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  • Henry Carey’s Peculiar Letter
  • Andrew Gurr (bio)

In November 1596 Residents of the Liberty of the Blackfriars asked the Privy Council to stop James Burbage and his company at the Theatre from using his new playhouse in their precinct. This well-known petition contains some puzzling statements. The petitioners complained, for instance, that

. . . all players being banished by the Lord Mayor from playing within the Cittie by reason of the great inconveniences and ill rule that followeth them, they now thincke to plant them selves in liberties.1

What seems strange here is not the company's plan to start growing in the liberty of Blackfriars, but the claim that the Lord Mayor had recently banned playing inside the city. No papers survive to say when or even that such a ban was issued. The authority that normally sent out such orders was not London's mayor but the Privy Council, acting for the monarch. Yet the thirty-four petitioners—residents of the afflicted liberty—should have known what they were saying. They were led by Lady Elizabeth Russell, sister-in-law to William Cecil, Lord Burghley, who chaired the Privy Council. The others included Richard Field, the printer from Stratford who had issued Shakespeare's narrative poems in 1593 and 1594. Though the claim that the Lord Mayor had banned playing in the city does echo twenty years of mayoral complaints to the Privy Council, it is distinctly mysterious. Just which Lord Mayor was it who took authority to initiate this unique ban on playing inside the city? Had the Privy Council, which had resisted Guildhall's pleas before, nothing to say about it and no say in it?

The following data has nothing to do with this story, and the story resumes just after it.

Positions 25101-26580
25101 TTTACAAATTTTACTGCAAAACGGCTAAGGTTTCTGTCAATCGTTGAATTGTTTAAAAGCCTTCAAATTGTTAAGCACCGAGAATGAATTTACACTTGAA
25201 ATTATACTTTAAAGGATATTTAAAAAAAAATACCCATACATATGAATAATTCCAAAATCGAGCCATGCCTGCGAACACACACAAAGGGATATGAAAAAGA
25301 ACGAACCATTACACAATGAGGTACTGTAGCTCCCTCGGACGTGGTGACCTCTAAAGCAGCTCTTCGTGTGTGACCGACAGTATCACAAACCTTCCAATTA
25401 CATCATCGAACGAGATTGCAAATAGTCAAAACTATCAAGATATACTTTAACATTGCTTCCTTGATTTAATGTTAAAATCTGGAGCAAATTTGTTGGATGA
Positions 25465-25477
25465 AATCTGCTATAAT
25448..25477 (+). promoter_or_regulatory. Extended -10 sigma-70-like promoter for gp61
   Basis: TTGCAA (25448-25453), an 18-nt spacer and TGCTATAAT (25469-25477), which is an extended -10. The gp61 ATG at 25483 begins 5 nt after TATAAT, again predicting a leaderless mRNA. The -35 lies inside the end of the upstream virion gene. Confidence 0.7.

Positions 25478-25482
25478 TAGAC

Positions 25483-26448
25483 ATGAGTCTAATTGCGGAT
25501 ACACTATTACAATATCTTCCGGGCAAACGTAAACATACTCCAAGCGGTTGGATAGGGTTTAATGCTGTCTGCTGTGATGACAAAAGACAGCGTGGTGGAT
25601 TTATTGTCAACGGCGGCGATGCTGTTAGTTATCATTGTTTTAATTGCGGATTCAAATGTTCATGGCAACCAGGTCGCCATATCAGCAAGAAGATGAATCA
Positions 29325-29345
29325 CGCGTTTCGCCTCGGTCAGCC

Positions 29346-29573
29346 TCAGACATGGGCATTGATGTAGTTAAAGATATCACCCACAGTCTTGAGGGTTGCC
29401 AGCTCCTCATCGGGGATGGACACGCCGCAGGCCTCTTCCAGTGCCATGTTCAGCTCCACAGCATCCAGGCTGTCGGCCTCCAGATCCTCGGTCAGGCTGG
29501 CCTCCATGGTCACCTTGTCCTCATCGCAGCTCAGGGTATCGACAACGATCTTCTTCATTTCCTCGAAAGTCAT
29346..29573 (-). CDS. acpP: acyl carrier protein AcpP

Henry Carey, the first Lord Hunsdon, Lord Chamberlain, and the Privy Council member who might have been most concerned, had died in July, some months before the petitioners set down their complaint. Burbage's new indoor playhouse was built for use by the company that Carey himself had set up in May 1594 as the Lord Chamberlain's Men. At the time of the petition, William Brooke, Lord Cobham, Carey's successor as Lord Chamberlain, was less interested in helping Carey's company, now the second Lord Hunsdon's; it may even have been Brooke's objection that, in the same year as the petition, made them change the [End Page 51] name of their most celebrated new creation, Sir John Oldcastle, to Sir John Falstaff.2 Brooke, himself a resident of the Blackfriars precinct, was unsympathetic to the company's scheme, as was the younger Carey, since his signature appears on the petition immediately below Lady Russell's. Both Brooke and George Carey would surely have known whether or not the Lord Mayor had recently managed to impose a ban on playing inside the city.

Asking why the petitioners should have attributed such a ban to the Lord Mayor rather than to the Privy Council takes us back deep into the story of a power struggle that entangled Shakespeare's company through its first years. I believe the ban may have been laid down in May 1594, when Henry Carey as Lord Chamberlain and Charles Howard, the Lord Admiral, first set up their two new companies. In effect, I think, the Lord Chamberlain's and the Lord Admiral's Men were created by their patrons as a duopoly to replace the monopoly of the former Queen's Men. I have written elsewhere about their scheme to create a pair of new companies and give them fixed playing places in the suburbs.3 It was then, I believe, that they agreed to accept a ban on playing inside the city and to send their two companies off to play only in the suburbs. There the Lord Admiral was in authority, and two playhouses, the Rose (in Surrey) and the Theatre (in Middlesex), were already in regular use. Confining playing to the suburbs of Middlesex and Surrey would keep it out of the Lord Mayor's jurisdiction, and as a result, they no doubt hoped, might halt the stream of mayoral pleas to ban all playing everywhere.

The idea that Carey and Howard, in concert with the Lord Mayor, set...


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